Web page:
This work has now been completed, and the aim of the project is to turn the database into a broader ‘power database’ by mapping political and corporate networks across Norway.

The creation was so popular that it completely crashed the servers of Brennpunkt, the Norwegian equivalent of Panorama, when it was launched.

Calls were immediately made for expansion, and for it to include similar information about journalists, in order to open up the debate on who watches the watchers.

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Online Journalism Scandinavia: Mecom’s Danish arm will cut costs with open-source CMS

December 23rd, 2008 | 2 Comments | Posted by in Online Journalism

Mecom-owned Berlingske Media, Denmark’s biggest daily newspaper publisher, has decided to ditch its costly online publishing system for open-source software Drupal.

As Journalism.co.uk reported earlier this year, Berlingske Media already runs some of its sites on Drupal – a free content management system (CMS).

After a long period of deliberation, the Danish division of Mecom, the ailing pan-European media group headed by former Mirror-boss David Montgomery, has decided to make Drupal its online publishing system of choice.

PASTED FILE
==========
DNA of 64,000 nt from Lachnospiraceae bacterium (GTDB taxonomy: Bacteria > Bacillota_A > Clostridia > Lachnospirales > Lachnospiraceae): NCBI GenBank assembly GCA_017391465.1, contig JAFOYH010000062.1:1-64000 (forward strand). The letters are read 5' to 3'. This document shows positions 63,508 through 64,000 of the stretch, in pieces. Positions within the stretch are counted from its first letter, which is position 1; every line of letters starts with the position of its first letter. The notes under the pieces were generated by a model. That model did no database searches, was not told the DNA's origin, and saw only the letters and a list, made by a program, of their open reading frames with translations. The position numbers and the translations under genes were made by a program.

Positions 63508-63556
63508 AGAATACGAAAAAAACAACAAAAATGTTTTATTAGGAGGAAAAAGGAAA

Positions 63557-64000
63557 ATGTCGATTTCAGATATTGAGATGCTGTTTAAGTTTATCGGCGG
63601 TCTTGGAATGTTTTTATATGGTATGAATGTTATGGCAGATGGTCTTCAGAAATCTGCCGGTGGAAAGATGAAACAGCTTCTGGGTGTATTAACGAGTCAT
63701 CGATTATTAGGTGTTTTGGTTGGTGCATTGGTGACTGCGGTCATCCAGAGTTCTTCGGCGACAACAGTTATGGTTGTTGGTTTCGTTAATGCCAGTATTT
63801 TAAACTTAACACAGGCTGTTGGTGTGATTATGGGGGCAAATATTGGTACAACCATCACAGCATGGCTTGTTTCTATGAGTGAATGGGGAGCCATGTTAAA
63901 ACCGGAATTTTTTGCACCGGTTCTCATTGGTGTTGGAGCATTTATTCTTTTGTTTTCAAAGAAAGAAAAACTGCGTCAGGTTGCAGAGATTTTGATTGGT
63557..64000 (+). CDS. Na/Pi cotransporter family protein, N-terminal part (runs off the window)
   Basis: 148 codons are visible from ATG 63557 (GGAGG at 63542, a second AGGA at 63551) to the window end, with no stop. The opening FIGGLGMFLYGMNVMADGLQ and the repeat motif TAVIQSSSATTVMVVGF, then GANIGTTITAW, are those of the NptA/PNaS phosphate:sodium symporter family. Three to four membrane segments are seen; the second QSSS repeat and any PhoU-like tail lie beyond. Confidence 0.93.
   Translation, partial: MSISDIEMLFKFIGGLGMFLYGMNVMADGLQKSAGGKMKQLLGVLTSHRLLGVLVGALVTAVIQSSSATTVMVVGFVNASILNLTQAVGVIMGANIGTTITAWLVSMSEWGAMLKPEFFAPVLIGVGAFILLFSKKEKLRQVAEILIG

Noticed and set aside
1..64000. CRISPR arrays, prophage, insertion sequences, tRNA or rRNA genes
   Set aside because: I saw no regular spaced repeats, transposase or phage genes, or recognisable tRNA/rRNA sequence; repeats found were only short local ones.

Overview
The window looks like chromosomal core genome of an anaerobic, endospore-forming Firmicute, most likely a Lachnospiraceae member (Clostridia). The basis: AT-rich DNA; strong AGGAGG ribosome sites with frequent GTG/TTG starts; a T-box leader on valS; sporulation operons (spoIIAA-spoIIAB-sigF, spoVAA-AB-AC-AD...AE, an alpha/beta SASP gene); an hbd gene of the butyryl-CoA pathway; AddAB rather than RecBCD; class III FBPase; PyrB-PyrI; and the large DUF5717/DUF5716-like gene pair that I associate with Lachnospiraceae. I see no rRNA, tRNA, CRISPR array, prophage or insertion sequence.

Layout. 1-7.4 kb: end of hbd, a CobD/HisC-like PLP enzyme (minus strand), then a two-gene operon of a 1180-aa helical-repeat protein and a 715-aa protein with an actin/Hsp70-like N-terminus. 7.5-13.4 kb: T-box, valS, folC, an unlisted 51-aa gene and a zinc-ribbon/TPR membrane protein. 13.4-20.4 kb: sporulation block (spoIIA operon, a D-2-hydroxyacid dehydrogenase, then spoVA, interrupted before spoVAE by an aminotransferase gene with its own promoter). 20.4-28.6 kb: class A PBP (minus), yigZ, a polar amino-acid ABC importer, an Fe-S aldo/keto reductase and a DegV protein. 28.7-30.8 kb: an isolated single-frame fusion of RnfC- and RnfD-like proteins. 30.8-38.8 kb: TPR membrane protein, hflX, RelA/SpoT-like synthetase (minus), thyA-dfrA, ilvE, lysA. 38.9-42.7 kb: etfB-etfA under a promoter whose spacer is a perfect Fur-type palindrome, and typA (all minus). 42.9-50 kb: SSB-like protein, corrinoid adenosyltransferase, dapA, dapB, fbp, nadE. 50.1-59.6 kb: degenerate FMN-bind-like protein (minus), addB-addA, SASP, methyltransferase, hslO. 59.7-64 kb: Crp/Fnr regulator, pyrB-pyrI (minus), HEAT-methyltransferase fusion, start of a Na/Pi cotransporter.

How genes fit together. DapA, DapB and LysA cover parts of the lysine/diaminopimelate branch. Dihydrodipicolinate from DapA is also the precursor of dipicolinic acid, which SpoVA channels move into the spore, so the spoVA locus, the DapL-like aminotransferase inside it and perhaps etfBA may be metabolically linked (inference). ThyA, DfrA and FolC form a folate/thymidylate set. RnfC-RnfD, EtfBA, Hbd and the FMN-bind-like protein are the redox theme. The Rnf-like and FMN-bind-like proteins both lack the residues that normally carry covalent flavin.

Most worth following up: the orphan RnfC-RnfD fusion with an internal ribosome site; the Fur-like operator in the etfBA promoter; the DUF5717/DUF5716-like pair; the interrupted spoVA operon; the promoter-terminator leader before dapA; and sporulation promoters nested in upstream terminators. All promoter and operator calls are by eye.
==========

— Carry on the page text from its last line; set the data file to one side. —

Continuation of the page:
“It is no secret that economy means a lot to us, but if the system had been unstable and not user-friendly, the price would not have been decisive,” Berlingske’s CEO Lisbeth Knudesen told eJour (in Danish).

She particularly praised Drupal for being so much more flexible than traditional publishing platforms.

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Online Journalism Scandinavia: using the social web seminar – #socialweb

October 23rd, 2008 | 1 Comment | Posted by in Events

It’s going to be a veritable Journalism.co.uk party in Oslo on Saturday: blog regular Kristine Lowe has organised a seminar on using the social web featuring our very own consulting editor and online research specialist Colin Meek, who also runs the Insite blog.

To kick off the coverage, read Colin’s feature on ‘Web 3.0: what it means for journalists’, which tackles what the semantic web is and why journalists should be paying attention to it.

Kristine will be talking about how she has used and benefitted from using ‘the social web’ as a journalist and blogger; while Colin’s talk will focus on the research opportunities and newsgathering potential of web 3.0 for journalists.

Kristine will be blogging the event and we’ll round up some of that content and Colin’s here for those of us not lucky enough to have made the trip.

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Online Journalism Scandinavia: Waiting for the CAR to arrive

September 17th, 2008 | No Comments | Posted by in Events, Online Journalism